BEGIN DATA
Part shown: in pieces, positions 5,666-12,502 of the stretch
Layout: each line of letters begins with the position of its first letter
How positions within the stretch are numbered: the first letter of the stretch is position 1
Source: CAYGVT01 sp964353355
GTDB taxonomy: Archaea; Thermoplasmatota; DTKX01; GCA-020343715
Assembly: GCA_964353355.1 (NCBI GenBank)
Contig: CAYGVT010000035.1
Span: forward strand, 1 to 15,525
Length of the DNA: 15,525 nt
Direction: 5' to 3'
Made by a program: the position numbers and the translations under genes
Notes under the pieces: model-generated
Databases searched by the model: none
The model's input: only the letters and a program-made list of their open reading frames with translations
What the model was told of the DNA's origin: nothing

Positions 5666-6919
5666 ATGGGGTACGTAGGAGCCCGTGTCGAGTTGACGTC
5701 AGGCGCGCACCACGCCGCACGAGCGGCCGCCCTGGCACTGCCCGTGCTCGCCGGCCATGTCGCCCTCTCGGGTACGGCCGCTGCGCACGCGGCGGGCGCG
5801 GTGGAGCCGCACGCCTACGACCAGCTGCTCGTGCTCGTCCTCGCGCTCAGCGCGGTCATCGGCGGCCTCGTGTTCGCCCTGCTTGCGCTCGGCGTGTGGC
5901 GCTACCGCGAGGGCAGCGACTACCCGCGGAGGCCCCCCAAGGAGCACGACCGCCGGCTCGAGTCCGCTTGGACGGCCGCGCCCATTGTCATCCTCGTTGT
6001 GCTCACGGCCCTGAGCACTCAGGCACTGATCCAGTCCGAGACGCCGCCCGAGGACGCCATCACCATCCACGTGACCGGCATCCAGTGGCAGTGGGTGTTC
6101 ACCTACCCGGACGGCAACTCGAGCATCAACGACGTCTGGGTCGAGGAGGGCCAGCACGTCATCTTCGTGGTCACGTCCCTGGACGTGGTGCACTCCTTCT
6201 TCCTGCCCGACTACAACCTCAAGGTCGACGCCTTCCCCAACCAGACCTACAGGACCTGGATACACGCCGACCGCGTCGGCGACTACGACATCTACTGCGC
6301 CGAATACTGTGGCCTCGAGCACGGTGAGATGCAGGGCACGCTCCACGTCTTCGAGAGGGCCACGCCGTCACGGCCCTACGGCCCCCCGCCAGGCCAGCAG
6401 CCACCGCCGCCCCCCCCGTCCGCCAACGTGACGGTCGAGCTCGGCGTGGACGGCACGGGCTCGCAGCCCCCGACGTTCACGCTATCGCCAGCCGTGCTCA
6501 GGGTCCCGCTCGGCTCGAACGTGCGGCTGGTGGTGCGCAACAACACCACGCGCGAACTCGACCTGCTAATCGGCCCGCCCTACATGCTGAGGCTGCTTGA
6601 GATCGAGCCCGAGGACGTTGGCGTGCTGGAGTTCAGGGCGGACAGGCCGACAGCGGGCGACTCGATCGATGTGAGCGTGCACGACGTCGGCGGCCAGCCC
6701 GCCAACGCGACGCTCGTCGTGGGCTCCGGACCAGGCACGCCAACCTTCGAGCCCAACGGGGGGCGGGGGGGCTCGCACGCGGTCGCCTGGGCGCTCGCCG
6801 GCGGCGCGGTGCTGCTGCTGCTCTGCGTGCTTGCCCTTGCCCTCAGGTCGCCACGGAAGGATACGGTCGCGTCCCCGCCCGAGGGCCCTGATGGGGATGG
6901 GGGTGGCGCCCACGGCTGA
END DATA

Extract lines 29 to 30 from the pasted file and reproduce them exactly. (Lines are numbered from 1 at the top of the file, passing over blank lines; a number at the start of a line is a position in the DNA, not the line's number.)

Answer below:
6801 GCGGCGCGGTGCTGCTGCTGCTCTGCGTGCTTGCCCTTGCCCTCAGGTCGCCACGGAAGGATACGGTCGCGTCCCCGCCCGAGGGCCCTGATGGGGATGG
6901 GGGTGGCGCCCACGGCTGA